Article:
What about paying down that mortgage balance? This is a good idea in theory as mortgage interest over time may be the most money that people payout to creditors in their lifetimes; however, there are more viable options.
Seeing that interest rates on most homes are 3.5% - 4.5% based on estimation, you can theoretically make more interest on your money in the stock market either individually or through a retirement plan. David and I consistently peg the 7% goal and this means that you could double the interest. We talked about this in Podcast #9, Should You Pay the Mortgage off Early or Invest It in Your Retirement. In that episode we provide a full breakdown on the math.
Credit cards are toxic debt. They’re always just taking on interest and if you make only the minimum payment while continuing to charge on them, they never go away. Hence, if you have debt with this type of vehicle there is no sense in working on the mortgage payment. Go for that high interest credit card debt! The best path is to consolidate that debt if you have not done so, is to lower interest the rates which can be low as 0% for a prescribed number of months. If you can’t consolidate to the level you’d like, then knock off the cards that are charging the most interest. You can also listen to Podcast #3 regarding credit card consolidation.
Rainy Day and Emergency Funds
If your debt is in check or manageable, then consider putting your money towards rainy day and emergency Funds if they’ve not reached the goals that you’ve established. If you need to create these, the rainy day is for unforeseen expenses. This is an arbitrary amount; however, we’d recommend $2,500; however, this is based on your situation meaning assess your budget and come up with a number that is feasible.
The emergency fund is designed for when you can’t work due to a health related issue, job loss or an inability to work. Most experts say 3-6 months of expenses is a feasible measure. It depends on your ability to find a new job; however, we can’t predict our future health so plan accordingly. Here’s some food for thought: according to PurePoint Financial, if you saved 10% of your take-home pay per year, it would take five-to-seven years to accumulate six to nine months of salary, and that’s without touching it.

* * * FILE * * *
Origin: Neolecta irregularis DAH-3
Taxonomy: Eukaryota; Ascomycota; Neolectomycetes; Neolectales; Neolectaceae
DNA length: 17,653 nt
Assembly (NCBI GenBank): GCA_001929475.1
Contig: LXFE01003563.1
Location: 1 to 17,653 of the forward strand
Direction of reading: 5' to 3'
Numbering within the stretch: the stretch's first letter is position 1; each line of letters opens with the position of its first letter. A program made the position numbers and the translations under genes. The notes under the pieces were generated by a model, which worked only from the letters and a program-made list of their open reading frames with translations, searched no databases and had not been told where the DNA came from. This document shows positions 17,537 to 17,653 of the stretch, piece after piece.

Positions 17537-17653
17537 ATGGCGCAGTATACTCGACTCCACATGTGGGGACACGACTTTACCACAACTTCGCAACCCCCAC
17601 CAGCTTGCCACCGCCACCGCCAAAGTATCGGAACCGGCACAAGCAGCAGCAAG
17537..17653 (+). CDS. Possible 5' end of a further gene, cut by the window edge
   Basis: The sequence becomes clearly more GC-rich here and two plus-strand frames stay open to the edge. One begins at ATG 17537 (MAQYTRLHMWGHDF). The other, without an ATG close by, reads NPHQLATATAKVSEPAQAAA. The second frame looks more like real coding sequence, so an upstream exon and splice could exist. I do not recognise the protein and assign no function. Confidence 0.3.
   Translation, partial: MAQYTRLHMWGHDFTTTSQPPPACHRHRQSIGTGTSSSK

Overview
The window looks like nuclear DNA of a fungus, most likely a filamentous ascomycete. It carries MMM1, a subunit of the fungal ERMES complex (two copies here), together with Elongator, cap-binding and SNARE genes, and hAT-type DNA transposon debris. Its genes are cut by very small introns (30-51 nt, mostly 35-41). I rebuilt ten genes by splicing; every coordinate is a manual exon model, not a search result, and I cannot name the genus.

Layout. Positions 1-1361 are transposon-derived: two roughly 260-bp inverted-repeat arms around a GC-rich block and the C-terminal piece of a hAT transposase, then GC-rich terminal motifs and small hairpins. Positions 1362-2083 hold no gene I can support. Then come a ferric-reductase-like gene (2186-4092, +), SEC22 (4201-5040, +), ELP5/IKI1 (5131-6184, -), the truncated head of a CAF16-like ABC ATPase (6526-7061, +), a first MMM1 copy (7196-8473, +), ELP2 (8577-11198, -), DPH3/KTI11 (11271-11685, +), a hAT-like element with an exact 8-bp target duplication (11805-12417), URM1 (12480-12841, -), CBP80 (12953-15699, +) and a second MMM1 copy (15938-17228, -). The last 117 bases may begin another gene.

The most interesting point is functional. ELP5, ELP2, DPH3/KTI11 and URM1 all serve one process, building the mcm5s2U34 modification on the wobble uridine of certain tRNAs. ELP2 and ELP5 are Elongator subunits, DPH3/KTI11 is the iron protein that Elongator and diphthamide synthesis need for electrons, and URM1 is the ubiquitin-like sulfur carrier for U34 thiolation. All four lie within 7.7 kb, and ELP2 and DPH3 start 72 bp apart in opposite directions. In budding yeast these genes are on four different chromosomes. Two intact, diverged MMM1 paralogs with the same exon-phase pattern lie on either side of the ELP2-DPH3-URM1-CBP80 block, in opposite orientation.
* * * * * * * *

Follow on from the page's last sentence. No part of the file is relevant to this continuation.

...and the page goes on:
If you have large amounts of debt, work to pay that down; however, if you have little-to-no savings, look to find a balance by paying off debt and while setting money aside for the unplanned events.
Invest in Your Retirement
If you are fortunate enough to be in a position where the budget is in good shape, then this where you have options. A very beneficial move here is to increase that tax-deferred account, namely, your 401(k) If it has not been maxed out yet. If you are under 50 years of age that number is $19,500 (as of 2021) and you can add another $6,500 if you are over 50. (Catch up contributions).
When you invest tax-deferred, this reduces your tax liability to the government. If you choose the Roth route or Roth 401(k) this is after-tax investment so when you take it out (as long as you meet the qualifications for distribution rules) you won’t pay tax on your gains.
If you happen to be in the position where you’ve maxed these investments the option exists to invest in a traditional IRA which is $6,000 for under age 50 (as of 2021) as well as an additional $1,000 for those of us over the age of 50.
Let’s Do the Recap
#1 If you are eligible to receive a stimulus check this is free income from the government that is tax-free. #2 The question is what will you do with it. If you are in dire straits, we recommend that you use this stimulus money for items that protect you such as premiums for insurance coverage such as health, life, home and auto. Then work for payment arrangements with credit card companies, rent/mortgage, consumer loans such as a car payment, utilities and medical bills. If you have other forms of money available at your disposal, use that for your day-to-day living.
#3 If the bills are in manageable shape, then look to pay down debt namely credit cards. This is the worst debt that you can have so get that in shape and look to consolidate this money if you can. In tandem, look to build out the emergency fund and rainy day fund if you haven’t met those goals. You will be doing yourself a huge favor`
If your debt management is in place, up your retirement savings or build out additional investments in other places. If possible, look at this as a bonus that is tax-free. Be smart and put it to good use and you’ll thank yourself later.